Are you winning? Far too many churches are producing disciples who are not growing or maturing, unwilling to speak the truth in love, and are unable to stand against the winds and waves of the world. Winning is allowing God’s word to be our playbook to define what true discipleship and winning looks like!

Is what you are living for, worth Christ dying for?

Dying to Succeed


There are those who will do anything to get to the top.  They are dying to succeed and are killing themselves because of the stress and workaholic lifestyle.   These individuals are climbing the organizational ladder and will step on or over anyone who gets in their way.  Phrases such as “it’s a dog eat dog world out there,” “survival of the fittest,” and “lead, follow, or get out of the way” are often used.  Many see success as a title or position of power but it is interesting that when Jesus was on earth He had no title or position but He had ALL authority.  

#1.  Are you are driven by survival and motivated to just “get by?”   When you accept the status quo you just want to get along. 

#2.  Are you driven to succeed and motivated to “get ahead?”  This can be dangerous if you so driven you are willing to do almost anything to get ahead of others.

#3.  Are you driven by significance and they would like to “get affirmation?”  You desire to make a difference but you may be seeking others applause a little too much..

Ralph Waldo Emerson said this, “I fear the popular notion of success stands in direct opposition in all points to the real and wholesome success. One adores public opinion, the other, private opinion; one, fame, the other, desert; one, feats, the other, humility; one, lucre, the other, love; one, monopoly, and the other, hospitality of mind.”  The definition of success is subjective.  You must decide what success looks like.  How you define success will determine how you treat other people and how you carry out the responsibilities you have.

Success is not just surviving, accepting the status quo, or only doing what is safe.  Some define success as doing what is least dangerous for themselves, their families, and their churches.  They have accepted success to be about self-preservation.  Success, scripturally, can only be achieved when we value living radically and dangerously rather than safely and comfortably.  Success is not just giving our time, talents, and treasures but giving our lives for the sake of the kingdom.  Jesus said this, “But many that are first shall be last; and the last shall be first.”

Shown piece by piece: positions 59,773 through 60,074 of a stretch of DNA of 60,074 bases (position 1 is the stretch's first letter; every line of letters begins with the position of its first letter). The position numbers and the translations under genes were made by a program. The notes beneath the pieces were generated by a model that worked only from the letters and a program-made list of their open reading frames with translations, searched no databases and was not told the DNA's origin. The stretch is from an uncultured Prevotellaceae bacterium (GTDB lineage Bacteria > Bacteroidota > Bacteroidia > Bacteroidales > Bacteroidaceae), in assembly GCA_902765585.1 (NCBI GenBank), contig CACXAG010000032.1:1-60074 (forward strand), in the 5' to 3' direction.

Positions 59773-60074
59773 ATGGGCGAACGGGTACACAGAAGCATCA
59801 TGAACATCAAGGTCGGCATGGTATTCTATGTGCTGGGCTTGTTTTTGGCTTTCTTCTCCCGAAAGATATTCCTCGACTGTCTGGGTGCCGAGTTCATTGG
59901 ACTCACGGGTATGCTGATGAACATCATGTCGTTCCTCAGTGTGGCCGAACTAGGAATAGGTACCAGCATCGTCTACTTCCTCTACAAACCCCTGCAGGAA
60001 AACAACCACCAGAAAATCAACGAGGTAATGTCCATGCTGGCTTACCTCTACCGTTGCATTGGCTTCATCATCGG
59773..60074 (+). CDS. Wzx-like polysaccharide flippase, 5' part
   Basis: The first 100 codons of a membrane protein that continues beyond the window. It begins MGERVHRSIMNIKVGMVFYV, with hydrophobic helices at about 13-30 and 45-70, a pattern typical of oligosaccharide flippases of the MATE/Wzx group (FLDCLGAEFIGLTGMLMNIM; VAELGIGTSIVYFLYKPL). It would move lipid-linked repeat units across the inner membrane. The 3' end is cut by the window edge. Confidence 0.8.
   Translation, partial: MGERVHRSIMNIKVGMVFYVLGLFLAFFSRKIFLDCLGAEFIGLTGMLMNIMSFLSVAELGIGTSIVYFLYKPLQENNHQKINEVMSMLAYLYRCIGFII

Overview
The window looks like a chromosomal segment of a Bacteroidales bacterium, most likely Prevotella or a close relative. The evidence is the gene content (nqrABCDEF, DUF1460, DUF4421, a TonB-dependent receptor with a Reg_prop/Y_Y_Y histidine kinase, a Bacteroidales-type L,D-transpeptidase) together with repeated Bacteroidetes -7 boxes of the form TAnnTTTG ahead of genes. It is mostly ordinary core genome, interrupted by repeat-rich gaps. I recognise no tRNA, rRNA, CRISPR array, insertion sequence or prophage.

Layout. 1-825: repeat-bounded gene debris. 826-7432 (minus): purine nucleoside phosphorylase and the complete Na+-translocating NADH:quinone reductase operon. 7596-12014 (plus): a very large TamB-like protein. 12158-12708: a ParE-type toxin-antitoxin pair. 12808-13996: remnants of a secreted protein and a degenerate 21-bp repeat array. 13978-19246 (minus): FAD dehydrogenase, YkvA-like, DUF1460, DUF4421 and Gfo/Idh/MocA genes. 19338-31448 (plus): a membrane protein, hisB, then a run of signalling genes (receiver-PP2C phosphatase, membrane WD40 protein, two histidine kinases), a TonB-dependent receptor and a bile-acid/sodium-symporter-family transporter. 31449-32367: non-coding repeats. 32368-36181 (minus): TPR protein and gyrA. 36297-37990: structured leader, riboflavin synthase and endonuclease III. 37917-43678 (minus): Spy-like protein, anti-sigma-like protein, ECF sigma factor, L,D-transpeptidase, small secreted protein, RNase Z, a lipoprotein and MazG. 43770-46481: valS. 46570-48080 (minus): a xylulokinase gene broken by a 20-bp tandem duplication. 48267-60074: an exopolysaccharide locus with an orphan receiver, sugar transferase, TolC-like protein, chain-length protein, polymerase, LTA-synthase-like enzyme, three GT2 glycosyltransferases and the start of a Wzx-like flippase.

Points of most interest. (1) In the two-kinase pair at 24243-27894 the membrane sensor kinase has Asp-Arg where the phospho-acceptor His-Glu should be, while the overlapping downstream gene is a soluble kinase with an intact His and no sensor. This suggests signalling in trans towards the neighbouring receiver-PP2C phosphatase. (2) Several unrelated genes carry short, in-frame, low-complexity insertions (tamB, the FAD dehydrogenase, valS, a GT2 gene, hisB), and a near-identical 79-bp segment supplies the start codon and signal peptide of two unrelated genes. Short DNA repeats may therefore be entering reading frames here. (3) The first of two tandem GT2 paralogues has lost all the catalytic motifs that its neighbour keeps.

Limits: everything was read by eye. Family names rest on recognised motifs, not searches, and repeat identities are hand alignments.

Success to God is the opposite of worldly success.  The humble are exalted, and the exalted are humbled.  The weak are strong, and the strong are weak.  The rich are actually poor, and the poor are actually rich.  The wise are foolish, and the foolish are wise.  Death comes from life, and holding on to life brings death.  Neal Cole says it this way, “From our worldly perspective, the kingdom of God is backwards.  It is upside down.  In a sense, everything you think you know is right is wrong, and everything you think is wrong is right.”

For example, have we convinced ourselves that anything considered unsafe is outside of the will of God and foolish?  Jesus never talked about a safe way of following Him.  He did, however, tell us to watch out for wolves, let the dead bury their dead, die to self, and if we loved anyone more than Him we were not worthy of Him.  Matthew 10:39 says it well, “He that findeth his life shall lose it: and he that loseth his life for my sake shall find it.”  We are to die to self because it is the only way we can live for Jesus.  We must die to succeed!

Self-preservation is not “success” because it actively chooses a cheap substitute to the life of faith God has intended for us.  It is a “churchianity” that is carried out by men, for men, in the name of God.  When we choose to preserve our lives by playing it safe we are actually choosing death but when we choose death we are actually choosing life.  Death is absolutely essential if we want to be a “successful” disciple of Jesus Christ.  We are unworthy of Jesus when we are unwilling to die to self.  To succeed you must die!

Success can only occur when we choose to live for Jesus and not ourselves.  There is no disciple without a death.  Once again allow me to quote Neal Cole, “I have come to believe that the health of any organization can be evaluated in direct proportion to its willingness to die.  The more vested they are in self-preservation, the less health they will have.  The more willing to die so the kingdom can flourish, the healthier the organization is.”  When we decide to die that is what actually brings life to our personal walk with Christ and to our churches! 

Bob Logan says that his father defined success as, “finding the will of God and doing it!”